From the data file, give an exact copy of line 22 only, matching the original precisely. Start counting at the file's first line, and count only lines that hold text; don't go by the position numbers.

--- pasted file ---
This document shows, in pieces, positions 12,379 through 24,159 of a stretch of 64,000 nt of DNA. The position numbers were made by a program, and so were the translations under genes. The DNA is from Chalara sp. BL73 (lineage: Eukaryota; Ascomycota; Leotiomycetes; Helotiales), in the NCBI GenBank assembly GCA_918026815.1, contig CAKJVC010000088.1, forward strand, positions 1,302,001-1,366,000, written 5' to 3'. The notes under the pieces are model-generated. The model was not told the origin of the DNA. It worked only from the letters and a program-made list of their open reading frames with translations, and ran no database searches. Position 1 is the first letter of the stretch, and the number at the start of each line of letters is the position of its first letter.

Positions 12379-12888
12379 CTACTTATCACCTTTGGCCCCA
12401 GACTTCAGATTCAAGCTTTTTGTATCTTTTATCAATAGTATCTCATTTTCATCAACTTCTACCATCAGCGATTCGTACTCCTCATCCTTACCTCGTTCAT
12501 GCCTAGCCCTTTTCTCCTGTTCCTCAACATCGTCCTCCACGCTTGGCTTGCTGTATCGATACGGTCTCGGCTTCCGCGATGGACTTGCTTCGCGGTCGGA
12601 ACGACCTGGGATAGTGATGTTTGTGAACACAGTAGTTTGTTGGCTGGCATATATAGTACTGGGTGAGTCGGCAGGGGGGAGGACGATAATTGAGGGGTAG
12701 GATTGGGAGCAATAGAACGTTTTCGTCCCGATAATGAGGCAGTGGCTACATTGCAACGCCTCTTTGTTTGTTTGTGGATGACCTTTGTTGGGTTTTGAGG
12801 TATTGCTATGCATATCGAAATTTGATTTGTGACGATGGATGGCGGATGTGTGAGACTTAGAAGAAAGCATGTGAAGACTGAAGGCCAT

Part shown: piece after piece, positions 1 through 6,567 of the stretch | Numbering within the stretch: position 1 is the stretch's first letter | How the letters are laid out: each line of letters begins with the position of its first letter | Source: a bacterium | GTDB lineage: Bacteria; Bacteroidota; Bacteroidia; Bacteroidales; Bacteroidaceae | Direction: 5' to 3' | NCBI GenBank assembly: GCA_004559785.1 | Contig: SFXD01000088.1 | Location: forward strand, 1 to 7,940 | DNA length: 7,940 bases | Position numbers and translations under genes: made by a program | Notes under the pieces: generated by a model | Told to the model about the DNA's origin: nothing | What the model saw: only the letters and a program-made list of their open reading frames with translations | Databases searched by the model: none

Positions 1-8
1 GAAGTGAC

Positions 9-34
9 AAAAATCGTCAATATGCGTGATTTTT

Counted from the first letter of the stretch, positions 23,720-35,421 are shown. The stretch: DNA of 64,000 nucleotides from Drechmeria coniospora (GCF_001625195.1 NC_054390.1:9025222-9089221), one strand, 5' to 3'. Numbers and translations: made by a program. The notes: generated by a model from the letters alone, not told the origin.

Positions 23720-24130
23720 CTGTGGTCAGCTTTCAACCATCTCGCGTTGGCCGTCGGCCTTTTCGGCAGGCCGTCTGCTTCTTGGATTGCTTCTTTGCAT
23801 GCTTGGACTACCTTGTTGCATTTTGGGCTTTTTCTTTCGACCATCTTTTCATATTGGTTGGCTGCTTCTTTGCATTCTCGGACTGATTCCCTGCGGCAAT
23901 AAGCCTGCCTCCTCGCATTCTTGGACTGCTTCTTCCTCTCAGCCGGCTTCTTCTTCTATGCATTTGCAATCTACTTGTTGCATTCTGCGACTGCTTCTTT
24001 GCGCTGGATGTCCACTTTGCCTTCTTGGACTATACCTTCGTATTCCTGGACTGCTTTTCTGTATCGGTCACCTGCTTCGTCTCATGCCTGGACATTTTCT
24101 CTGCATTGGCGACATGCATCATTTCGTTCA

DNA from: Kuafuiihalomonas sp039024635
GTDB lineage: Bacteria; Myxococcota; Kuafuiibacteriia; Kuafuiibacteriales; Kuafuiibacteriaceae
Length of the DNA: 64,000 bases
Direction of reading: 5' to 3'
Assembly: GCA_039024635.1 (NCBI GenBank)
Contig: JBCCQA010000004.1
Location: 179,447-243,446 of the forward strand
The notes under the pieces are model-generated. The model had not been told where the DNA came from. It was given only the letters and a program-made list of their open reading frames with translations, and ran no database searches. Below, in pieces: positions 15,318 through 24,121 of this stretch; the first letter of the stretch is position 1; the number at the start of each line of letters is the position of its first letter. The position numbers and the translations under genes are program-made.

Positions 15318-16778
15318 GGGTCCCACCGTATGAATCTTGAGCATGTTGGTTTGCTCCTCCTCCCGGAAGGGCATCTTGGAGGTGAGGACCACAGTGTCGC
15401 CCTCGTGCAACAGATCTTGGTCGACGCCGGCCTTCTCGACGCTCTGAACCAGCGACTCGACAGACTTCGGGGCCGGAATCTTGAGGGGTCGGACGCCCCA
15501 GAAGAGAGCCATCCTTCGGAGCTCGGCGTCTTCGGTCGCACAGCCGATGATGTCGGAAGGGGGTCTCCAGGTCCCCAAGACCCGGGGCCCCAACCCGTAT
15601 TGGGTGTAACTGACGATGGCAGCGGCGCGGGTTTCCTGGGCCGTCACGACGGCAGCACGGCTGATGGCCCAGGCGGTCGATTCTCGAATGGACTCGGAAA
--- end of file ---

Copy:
GTDB lineage: Bacteria; Myxococcota; Kuafuiibacteriia; Kuafuiibacteriales; Kuafuiibacteriaceae